A central Iowa woman is the state’s newest advocate for people with disabilities. Laura Harter, of Des Moines, is Ms. Wheelchair Iowa for the next year.

While some might say a person is “confined” to a wheelchair, Harter says her chair brings “freedom” and is a “necessary tool” to live her life. “I have complex regional pain syndrome, known as CRPS, in my left leg,” Harter says. “It’s a chronic pain nerve disease. Utilizing a wheelchair allows me to live a full and active — at least more active life than I would otherwise be able to.”

The 30-year-old has been using a wheelchair since she was 22 and says instead of going for a run, she goes for rolls. One obstacle is sidewalks that are in disrepair, so her platform as Ms. Wheelchair Iowa will zero in on improving sidewalks, getting more curb cut-outs and better bike lanes. Harter says there are smart phone apps for mapping sidewalk conditions, practically a must for people who use wheelchairs.

“I will be holding map-a-thons and getting groups of people together and signing them up with the app,” Harter says, “then sending them out to map their neighborhoods and really record what their sidewalks are like and what the entrances to businesses are like.” Harter has a degree in human communications and works part-time as an accountant. She and her mother moved to Iowa a little over a year ago and she’s found a wonderful support network here.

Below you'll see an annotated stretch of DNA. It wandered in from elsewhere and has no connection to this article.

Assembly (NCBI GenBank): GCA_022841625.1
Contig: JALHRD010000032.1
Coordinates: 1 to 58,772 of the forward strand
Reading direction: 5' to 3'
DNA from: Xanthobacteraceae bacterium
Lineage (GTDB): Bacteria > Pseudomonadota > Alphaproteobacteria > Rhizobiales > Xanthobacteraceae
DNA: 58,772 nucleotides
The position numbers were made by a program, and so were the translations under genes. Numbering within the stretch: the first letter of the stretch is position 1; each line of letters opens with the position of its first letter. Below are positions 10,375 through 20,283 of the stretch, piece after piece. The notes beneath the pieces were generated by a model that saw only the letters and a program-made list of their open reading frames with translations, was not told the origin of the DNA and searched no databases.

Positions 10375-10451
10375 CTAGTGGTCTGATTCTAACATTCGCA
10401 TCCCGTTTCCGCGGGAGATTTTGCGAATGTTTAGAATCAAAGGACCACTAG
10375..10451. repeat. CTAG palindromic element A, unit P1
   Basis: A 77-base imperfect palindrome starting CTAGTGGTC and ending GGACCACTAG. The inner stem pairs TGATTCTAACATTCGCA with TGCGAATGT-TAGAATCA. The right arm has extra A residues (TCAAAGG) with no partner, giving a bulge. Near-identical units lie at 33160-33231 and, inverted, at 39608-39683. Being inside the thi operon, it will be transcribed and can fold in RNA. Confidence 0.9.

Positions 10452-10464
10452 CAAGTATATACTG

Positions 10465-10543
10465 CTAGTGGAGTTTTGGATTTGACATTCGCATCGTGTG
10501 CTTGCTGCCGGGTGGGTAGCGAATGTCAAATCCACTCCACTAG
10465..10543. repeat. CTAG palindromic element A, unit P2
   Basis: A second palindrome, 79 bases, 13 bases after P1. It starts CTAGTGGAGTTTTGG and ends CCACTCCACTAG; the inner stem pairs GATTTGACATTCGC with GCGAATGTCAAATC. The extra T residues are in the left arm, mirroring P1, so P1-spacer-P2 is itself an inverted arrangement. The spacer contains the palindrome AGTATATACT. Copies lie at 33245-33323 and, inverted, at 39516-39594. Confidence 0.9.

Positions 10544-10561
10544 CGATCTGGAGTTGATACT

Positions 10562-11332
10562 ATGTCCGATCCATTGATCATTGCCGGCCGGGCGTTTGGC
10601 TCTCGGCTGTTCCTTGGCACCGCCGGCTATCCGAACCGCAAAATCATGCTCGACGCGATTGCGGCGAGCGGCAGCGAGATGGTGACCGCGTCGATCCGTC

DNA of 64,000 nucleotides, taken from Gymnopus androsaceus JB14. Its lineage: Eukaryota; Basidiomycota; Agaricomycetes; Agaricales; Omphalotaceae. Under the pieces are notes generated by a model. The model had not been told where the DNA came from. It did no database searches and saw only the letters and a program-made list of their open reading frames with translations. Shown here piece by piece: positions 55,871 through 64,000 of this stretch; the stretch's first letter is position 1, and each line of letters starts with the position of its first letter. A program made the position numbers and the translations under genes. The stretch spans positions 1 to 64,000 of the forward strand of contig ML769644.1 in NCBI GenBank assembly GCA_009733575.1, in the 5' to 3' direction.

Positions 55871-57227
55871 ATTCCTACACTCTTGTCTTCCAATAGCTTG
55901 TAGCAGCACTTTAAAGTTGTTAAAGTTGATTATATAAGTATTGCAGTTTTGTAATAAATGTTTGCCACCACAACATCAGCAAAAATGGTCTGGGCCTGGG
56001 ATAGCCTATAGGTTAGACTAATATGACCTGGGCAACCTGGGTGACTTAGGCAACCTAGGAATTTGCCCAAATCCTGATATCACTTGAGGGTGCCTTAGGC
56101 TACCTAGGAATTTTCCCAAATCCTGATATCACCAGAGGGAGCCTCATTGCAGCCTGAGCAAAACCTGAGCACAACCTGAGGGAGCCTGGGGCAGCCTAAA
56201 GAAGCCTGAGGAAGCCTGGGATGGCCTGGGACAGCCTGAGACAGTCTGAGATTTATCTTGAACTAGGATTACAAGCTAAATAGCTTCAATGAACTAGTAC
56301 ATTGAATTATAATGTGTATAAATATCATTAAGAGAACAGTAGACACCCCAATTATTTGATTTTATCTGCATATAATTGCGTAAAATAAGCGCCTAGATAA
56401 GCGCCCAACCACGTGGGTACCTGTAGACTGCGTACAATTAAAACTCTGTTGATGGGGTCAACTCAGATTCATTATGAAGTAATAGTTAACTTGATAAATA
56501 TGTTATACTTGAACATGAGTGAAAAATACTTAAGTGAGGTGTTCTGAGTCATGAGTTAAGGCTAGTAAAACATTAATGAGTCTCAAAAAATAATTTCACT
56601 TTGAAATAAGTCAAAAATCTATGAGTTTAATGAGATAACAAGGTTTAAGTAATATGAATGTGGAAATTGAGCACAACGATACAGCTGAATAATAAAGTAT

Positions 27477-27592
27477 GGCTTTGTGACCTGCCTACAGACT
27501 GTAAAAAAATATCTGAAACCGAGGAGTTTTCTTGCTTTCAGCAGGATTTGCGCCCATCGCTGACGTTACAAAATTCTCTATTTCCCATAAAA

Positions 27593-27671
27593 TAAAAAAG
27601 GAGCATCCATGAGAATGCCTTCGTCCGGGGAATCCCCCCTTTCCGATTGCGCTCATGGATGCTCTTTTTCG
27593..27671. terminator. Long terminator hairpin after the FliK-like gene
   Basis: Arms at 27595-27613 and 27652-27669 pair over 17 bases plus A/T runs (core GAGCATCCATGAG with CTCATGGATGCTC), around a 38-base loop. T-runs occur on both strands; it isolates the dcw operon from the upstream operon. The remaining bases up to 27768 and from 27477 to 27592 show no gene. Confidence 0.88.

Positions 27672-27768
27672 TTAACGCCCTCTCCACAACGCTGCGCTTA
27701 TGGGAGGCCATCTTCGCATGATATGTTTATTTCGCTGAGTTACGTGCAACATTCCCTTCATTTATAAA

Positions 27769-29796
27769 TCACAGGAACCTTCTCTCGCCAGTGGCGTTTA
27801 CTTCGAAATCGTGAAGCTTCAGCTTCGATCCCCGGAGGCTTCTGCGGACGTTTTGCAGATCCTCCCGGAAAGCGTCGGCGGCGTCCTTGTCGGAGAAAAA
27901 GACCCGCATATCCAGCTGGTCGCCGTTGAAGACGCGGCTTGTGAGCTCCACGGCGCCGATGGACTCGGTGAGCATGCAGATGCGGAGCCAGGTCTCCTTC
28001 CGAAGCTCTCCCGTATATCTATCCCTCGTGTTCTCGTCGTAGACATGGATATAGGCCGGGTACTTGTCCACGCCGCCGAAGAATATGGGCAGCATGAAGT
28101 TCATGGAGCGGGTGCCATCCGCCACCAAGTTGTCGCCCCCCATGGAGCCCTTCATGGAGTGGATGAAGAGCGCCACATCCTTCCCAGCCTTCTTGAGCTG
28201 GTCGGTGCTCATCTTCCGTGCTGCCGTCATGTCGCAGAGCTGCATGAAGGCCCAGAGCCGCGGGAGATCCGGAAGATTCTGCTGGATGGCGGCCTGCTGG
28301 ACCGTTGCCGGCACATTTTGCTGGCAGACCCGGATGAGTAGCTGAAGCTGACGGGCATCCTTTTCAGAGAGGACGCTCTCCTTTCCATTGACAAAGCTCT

“Since moving to Iowa, it has been my great pleasure to meet more people in wheelchairs than I ever had the chance to when living in Colorado,” Harter says. “Iowa has some amazing organizations for people in wheelchairs.” As Ms. Wheelchair Iowa, Harter will travel the state for the next year, speaking to audiences in schools, churches and at civic organizations. She’ll represent Iowa in the national Ms. Wheelchair America pageant in Grand Rapids, Michigan in early August.

The Ms. Wheelchair Iowa program is open to any Iowa women between the ages of 21 and 60 who use a wheelchair or a scooter for 100% of their daily mobility. The competition isn’t a beauty pageant. It’s for women who use wheelchairs to advocate for — and showcase the abilities of — people with disabilities. The contestants are judged on their achievements and accomplishments since the onset of their disability.